The head of Japan’s central bank on Thursday dismissed claims it is manipulating the yen to boost the country’s exports, the latest in a string of denials from Japanese officials.
“Our purpose is not to guide exchange rates, but to overcome deflation in the near-term and bring about sustainable growth with price stability,” Bank of Japan Governor Masaaki Shirakawa told a news briefing in Tokyo.
Tokyo has been on the defensive over aggressive monetary easing pledged by Prime Minister Shinzo Abe before he swept to power in December.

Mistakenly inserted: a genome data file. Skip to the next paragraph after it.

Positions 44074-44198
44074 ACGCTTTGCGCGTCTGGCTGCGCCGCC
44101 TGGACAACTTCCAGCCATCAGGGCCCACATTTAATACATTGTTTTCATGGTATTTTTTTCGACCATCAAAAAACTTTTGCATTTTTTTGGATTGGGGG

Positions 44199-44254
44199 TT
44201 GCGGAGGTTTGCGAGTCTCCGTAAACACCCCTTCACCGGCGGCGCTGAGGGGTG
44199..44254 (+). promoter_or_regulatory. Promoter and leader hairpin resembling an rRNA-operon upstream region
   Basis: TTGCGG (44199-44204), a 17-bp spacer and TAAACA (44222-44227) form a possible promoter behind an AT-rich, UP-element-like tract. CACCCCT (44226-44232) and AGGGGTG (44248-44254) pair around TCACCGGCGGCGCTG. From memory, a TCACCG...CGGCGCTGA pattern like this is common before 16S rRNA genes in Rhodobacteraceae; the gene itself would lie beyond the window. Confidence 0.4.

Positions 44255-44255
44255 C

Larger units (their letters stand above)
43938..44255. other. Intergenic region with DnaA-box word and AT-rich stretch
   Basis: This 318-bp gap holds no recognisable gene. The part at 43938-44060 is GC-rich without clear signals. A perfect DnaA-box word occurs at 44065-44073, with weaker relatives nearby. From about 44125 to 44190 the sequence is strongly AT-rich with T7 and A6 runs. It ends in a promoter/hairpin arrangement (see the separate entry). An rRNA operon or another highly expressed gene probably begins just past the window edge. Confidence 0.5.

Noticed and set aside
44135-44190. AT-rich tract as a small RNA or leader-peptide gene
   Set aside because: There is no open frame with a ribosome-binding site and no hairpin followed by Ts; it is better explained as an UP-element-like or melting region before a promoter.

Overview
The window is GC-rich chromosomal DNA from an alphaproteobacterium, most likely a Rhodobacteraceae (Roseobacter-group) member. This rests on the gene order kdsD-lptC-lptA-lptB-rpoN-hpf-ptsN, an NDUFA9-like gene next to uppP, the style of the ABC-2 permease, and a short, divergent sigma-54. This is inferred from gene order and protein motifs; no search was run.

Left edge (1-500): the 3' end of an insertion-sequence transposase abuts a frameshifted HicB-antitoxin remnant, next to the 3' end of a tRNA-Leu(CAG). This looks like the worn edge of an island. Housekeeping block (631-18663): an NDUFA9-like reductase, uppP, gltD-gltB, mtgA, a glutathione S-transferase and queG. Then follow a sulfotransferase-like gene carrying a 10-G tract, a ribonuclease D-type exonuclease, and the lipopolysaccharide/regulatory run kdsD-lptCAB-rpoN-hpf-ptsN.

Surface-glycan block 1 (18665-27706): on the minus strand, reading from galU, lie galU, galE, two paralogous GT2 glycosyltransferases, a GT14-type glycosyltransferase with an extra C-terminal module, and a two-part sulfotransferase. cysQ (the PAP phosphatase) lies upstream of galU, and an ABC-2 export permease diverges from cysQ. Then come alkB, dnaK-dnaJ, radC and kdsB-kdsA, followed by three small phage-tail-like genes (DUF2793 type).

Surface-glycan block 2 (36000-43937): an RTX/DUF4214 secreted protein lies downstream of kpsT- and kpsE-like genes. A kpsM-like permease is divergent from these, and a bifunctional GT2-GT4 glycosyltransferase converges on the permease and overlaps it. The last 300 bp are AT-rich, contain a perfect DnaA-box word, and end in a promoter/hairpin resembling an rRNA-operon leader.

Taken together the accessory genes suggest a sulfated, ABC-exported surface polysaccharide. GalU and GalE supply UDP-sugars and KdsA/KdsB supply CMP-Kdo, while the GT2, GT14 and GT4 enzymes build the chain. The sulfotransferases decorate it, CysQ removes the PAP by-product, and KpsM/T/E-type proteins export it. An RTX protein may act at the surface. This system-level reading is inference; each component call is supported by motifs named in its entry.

The issue is expected to top the agenda at a G20 meeting in Moscow on Friday amid growing concerns of a “currency war”. Shirakawa said he would reiterate Japan’s monetary policies were directed at boosting its limp economy, the world’s third largest, which led to the yen’s unintended steep slide.
The Group of Seven leading economies issued a statement on Tuesday in an attempt to cool rising anxiety but was also seen as a swipe at Tokyo.
“We reaffirm that our fiscal and monetary policies have been and will remain oriented towards meeting our respective domestic objectives using domestic instruments, and that we will not target exchange rates,” the statement read.
The yen has lost about 17% against the dollar and about 25% to the euro since November.